Mastering the reference interview…what I’ve learnt so far

keep calmI’ve been an officially official Research Librarian since the 25th of June 2012* and since that nerve-wracking Monday I’ve undertaken hundreds of reference interviews. So have I learnt anything in these interview? You can bet your lemon that I have!

First and foremost I’ve learnt that reference interviews are tough! As Librarians we can never get comfortable in our interview techniques because as soon as we do a curve-ball comes and knocks us on the head. You think I’m lying but they’re tough! There are however some techniques I’ve learnt (often the hard way) to help combat the reference interview.

Rule one: Stay calm

I know it’s really really hard sometimes but don’t inherit their stress! When you’re attacked with questions from a stressed out client/user/non-librarian alien the absolute worst thing you can do it latch on to the heightened state and get stressed out yourself, STAY CALM! You’re not helping yourself or them to find the right answer by getting stressed because if you’re all stressed out you make it a lot harder for yourself to find the real question behind the half-truth requests that you will be given from highly-caffeinated-sleep-deprived-students-lawyers-gremlins-public. By staying calm and asking simple questions like “can you give me a bit more background please?” you can find out the true nature of what they’re after and be able to help them faster and better.

Whilst Librarians as a breed are always keen to leap into superman-like action at the first sign of research related distress, take the time to get a complete view of what they are after and then leap into action.

Rule two: Carry on

Be confident in your statements. Often the hardest thing for a Librarian to do is to discover that something doesn’t exist and then go an tell the requester with confidence that what they are looking for isn’t available. If something isn’t available, it’s annoying but it’s not available and for won’t magically appear because they’ve asked for it. Be confident in telling the requestor that you’ve looked extensively and let them know where you’ve looked. In short always be confident in your skills if you aren’t confident in your skills it’s very difficult for someone else to be.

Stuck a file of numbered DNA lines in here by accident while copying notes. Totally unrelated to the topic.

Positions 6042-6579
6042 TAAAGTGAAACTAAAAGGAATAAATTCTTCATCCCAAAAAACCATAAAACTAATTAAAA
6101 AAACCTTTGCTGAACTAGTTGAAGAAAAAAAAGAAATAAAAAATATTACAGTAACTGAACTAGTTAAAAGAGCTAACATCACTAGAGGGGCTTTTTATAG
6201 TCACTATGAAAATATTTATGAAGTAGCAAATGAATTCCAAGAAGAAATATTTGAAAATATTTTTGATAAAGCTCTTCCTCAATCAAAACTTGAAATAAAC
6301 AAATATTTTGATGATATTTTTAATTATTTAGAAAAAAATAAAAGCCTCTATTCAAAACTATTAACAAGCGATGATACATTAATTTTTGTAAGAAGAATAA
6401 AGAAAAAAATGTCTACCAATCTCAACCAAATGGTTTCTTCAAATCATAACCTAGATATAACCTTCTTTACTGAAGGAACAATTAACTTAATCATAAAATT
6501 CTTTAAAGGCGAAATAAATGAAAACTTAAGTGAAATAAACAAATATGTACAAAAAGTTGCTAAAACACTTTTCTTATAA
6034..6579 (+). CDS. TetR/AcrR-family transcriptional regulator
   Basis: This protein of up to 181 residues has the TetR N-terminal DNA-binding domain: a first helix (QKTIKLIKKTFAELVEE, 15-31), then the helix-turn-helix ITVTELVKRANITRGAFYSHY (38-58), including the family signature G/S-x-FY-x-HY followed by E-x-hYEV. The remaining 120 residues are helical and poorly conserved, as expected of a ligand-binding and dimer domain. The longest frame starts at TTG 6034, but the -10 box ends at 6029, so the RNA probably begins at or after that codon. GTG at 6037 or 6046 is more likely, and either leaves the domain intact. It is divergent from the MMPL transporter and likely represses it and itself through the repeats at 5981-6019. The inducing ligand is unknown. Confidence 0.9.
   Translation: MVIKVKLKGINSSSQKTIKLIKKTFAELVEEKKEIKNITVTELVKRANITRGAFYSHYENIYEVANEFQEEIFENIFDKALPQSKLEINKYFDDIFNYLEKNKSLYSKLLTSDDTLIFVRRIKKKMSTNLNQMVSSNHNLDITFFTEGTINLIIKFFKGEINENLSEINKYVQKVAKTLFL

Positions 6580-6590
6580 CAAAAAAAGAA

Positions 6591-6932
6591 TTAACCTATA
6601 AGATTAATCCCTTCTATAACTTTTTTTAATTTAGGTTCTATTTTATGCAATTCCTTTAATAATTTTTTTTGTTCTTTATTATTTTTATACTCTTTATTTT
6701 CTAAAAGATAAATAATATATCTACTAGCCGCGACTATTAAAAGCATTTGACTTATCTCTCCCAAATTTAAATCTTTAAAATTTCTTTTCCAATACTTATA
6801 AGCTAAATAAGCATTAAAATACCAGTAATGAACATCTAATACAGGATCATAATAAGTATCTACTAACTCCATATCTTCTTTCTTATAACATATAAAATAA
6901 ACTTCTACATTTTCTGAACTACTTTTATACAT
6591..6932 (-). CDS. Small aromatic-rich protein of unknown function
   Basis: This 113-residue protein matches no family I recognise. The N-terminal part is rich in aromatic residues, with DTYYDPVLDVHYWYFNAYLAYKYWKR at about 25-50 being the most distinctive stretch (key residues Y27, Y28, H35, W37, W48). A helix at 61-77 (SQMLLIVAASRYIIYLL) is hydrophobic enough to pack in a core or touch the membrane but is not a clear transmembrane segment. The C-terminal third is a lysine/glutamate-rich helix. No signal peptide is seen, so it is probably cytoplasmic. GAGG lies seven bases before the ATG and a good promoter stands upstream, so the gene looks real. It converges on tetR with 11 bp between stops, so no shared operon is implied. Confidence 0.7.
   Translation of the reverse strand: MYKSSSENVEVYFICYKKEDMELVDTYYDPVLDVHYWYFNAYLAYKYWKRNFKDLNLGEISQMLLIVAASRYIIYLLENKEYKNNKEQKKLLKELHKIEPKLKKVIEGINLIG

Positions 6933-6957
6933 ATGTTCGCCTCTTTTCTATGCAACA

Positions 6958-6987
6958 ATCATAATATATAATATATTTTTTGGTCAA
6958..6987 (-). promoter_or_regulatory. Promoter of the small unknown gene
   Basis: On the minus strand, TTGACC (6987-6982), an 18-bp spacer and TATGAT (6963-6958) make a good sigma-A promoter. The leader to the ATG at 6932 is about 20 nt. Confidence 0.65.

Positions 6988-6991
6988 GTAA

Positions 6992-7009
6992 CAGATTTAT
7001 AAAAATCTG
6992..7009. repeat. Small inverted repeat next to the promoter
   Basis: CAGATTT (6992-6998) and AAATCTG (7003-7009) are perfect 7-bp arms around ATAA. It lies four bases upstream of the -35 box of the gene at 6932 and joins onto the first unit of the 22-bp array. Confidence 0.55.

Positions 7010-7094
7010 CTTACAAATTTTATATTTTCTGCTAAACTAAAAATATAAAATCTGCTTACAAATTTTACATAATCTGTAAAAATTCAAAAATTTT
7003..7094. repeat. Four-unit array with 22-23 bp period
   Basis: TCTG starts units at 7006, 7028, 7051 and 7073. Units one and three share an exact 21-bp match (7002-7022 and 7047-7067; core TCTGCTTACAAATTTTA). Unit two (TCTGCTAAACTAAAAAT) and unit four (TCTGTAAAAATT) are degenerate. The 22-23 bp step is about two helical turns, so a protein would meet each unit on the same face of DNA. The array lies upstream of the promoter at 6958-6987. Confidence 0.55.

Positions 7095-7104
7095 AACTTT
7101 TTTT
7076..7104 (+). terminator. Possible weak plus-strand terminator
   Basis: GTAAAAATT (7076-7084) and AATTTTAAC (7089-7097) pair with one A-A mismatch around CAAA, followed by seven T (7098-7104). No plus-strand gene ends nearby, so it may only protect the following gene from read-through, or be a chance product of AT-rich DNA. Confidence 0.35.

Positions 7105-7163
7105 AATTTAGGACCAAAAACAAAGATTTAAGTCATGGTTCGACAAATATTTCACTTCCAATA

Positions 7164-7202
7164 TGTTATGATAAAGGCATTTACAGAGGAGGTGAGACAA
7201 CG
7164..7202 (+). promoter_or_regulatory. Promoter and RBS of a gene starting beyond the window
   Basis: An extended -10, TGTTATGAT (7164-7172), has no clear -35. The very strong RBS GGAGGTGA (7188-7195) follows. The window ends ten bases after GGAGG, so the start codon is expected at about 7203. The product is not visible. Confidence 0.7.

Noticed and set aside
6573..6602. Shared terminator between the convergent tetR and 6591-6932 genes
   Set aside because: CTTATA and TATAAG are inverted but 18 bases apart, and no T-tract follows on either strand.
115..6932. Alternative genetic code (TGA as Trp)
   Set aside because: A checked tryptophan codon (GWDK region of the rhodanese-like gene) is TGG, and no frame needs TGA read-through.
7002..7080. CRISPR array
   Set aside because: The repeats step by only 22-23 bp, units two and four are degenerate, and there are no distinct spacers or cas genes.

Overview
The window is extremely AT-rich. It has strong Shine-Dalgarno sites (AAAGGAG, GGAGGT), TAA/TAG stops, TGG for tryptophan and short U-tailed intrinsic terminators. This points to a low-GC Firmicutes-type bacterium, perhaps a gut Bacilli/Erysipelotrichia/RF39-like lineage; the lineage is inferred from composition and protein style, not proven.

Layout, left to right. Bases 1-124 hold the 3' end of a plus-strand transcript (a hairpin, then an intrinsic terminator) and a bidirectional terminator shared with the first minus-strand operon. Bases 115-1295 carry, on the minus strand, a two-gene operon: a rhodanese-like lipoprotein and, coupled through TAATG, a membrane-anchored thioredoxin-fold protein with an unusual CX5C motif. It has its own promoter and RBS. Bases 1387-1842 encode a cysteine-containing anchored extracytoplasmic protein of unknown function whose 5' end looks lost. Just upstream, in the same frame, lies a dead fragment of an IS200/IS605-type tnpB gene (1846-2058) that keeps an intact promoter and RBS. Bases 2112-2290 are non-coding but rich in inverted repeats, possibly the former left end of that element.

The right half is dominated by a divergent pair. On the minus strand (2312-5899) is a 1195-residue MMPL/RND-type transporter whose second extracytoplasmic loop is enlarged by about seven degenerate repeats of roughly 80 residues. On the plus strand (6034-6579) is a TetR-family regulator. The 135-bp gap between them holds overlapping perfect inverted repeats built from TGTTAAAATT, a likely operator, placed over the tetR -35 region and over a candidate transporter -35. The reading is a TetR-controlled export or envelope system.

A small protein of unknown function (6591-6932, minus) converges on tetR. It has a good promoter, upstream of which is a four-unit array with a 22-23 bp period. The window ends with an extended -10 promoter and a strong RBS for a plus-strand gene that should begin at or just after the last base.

Rule three: Always ALWAYS ask questions – who what when where why how

Go back to Storytelling 101 and ask those important questions:

·         Who – Who are you? Who has asked you to find this? Who gave you this task?

·         What – What are you after?

·         When – When do you need this by?

·         Where – where have you already looked?

·         Why – why are you looking for this? Can you give me some background?

·         How – how have you looked?

Asking all these questions will help you uncover the key facts/details of what the requester is after and provide you with a complete picture of what the requestor wants.

Rule four: Show that you understand the question by saying it back to them in your OWN words

The quickest way to let someone know that you understand what you’ve told them is to repeat it back to them in your own words. When you do this not only do you show the requestor that you understand but also where you’re not quite clear on a certain point. It’s a lot easier to find out everything when you can covey to the requestor what parts of the question you understand.

Rule five: Keep a record

Keep a record of where you’ve looked, what you looked for and how. This will not only help the requestor see just how extensively you’ve looked but also help them to understand how they could search in the future… aka teaching good search skills subliminally

Rule six: they may look innocent but don’t believe them when they say they’ve checked there

Even if the requestor has actually looked somewhere they aren’t a professional researcher and will not searched to the same calibre as you. It’s always a double check to confirm that they haven’t missed anything.


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